The research, carried out in the Faculty of Health Sciences of CEU Cardenal Herrera University, in cooperation with the University of Valencia, was published in the Journal of Applied Toxicology. This is one of the first articles worldwide to research the effect of Ochratoxin A on the subventricular zone of the brain, which in the adult mammalian brain is where neurogenesis primarily occurs.

Researchers at the Institute for Biomedical Sciences at CEU-UCH, in cooperation with colleagues of University of Valencia, showed through in vitro as well as in vivo experiments on lab animals the potential negative effect on neuroregeneration caused by Ochratoxine A, a mycotoxine found in many types of food, especially cereals and their derivatives. The study showed that Ochratoxine A deteriorates the formation of new neurons in the brain, a process called neurogenesis that, in particular, takes place in the subventricular zone, which in the adult brain is the largest of the neurogenic zones.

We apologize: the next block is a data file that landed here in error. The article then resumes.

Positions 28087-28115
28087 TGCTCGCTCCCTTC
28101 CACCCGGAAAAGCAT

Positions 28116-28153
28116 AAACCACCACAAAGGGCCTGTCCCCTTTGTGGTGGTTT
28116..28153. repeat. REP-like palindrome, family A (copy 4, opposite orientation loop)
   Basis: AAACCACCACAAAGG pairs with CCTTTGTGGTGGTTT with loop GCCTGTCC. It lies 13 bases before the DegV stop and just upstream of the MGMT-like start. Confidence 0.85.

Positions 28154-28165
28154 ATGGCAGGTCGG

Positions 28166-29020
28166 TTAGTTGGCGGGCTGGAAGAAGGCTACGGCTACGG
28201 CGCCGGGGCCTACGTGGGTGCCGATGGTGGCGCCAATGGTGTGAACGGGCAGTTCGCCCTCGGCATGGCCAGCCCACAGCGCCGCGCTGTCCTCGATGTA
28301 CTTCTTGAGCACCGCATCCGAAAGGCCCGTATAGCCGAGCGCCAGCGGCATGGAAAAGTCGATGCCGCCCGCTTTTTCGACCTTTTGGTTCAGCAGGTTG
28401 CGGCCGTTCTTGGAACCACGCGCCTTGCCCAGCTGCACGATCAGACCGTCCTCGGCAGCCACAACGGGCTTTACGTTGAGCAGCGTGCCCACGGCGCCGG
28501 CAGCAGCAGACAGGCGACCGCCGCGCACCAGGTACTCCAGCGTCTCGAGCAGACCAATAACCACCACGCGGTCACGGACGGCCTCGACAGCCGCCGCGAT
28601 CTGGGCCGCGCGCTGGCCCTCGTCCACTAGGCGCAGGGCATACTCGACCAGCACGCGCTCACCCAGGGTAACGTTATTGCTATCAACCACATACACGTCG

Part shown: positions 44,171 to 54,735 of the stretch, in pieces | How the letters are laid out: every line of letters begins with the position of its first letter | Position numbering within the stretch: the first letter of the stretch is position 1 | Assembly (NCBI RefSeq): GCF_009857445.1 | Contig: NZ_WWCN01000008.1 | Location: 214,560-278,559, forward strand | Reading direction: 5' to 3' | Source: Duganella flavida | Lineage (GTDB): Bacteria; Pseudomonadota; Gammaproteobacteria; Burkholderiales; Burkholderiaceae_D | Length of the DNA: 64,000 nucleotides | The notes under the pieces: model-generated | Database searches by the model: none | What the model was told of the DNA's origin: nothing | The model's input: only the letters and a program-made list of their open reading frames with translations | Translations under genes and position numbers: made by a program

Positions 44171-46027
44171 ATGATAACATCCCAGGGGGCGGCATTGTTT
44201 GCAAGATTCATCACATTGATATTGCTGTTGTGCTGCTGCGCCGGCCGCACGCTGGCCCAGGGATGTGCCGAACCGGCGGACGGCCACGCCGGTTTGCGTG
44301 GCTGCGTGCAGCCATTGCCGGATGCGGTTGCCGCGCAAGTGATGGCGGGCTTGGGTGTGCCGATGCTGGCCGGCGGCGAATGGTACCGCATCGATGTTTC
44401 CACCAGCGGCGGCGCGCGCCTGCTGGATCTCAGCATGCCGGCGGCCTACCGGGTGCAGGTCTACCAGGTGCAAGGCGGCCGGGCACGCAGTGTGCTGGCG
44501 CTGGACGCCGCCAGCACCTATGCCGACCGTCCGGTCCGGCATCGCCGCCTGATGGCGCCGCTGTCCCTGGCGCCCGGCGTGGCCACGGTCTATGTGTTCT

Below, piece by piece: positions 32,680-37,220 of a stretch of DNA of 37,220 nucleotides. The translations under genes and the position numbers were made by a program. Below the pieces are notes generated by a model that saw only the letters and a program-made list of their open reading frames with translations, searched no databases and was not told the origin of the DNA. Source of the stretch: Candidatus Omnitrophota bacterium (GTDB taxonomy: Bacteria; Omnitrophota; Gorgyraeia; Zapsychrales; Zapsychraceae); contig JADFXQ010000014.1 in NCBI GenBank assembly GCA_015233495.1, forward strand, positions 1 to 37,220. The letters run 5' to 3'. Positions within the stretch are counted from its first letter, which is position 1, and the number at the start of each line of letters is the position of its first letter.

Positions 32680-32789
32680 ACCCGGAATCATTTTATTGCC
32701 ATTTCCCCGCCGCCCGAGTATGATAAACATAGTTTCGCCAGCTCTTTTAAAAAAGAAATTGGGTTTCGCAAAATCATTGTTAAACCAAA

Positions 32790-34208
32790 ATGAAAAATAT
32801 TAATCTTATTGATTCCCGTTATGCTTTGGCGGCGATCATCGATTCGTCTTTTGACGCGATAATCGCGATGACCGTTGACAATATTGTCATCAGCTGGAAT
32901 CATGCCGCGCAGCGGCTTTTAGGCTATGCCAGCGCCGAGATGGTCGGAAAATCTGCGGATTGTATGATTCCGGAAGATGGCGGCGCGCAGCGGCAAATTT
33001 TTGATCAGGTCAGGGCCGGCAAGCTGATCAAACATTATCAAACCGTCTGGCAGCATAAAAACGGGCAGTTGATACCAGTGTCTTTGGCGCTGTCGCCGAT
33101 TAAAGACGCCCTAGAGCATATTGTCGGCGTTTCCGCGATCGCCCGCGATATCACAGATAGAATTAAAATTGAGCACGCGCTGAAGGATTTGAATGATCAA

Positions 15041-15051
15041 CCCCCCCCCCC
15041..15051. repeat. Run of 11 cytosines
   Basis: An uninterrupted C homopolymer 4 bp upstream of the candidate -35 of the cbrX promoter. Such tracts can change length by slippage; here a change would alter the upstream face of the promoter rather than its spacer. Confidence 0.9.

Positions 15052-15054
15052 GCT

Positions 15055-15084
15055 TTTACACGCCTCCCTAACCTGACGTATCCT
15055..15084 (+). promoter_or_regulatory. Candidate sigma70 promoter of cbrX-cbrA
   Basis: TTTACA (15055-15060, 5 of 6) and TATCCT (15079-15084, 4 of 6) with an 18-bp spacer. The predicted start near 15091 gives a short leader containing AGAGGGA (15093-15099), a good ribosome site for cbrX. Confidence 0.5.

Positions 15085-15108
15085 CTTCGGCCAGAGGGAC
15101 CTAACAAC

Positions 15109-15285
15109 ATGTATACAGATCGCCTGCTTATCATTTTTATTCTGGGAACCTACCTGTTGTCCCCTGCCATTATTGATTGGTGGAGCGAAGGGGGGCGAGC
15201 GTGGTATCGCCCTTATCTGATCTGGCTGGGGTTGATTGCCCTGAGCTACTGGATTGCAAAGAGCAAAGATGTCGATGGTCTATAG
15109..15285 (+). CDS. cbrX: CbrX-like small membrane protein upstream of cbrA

CEU-UCH professors José Miguel Soria, head of the research group 'Strategies in Neuroprotection and Neuroreparation' at the CEU-UCH Faculty of Health Sciences, and María Angeles García Esparza, a member of the group, monitored the research, which was published in the Journal of Applied Toxicology. The authors further show that Ochratoxin Acan accumulate in the brain, where it causes increased cellular decay in the neurogenic zones, which in turn affects the production of neural stem cells. As neural stem cells regenerate neural populations, a decreased production of these could be a crucial factor in neurodegenerative diseases.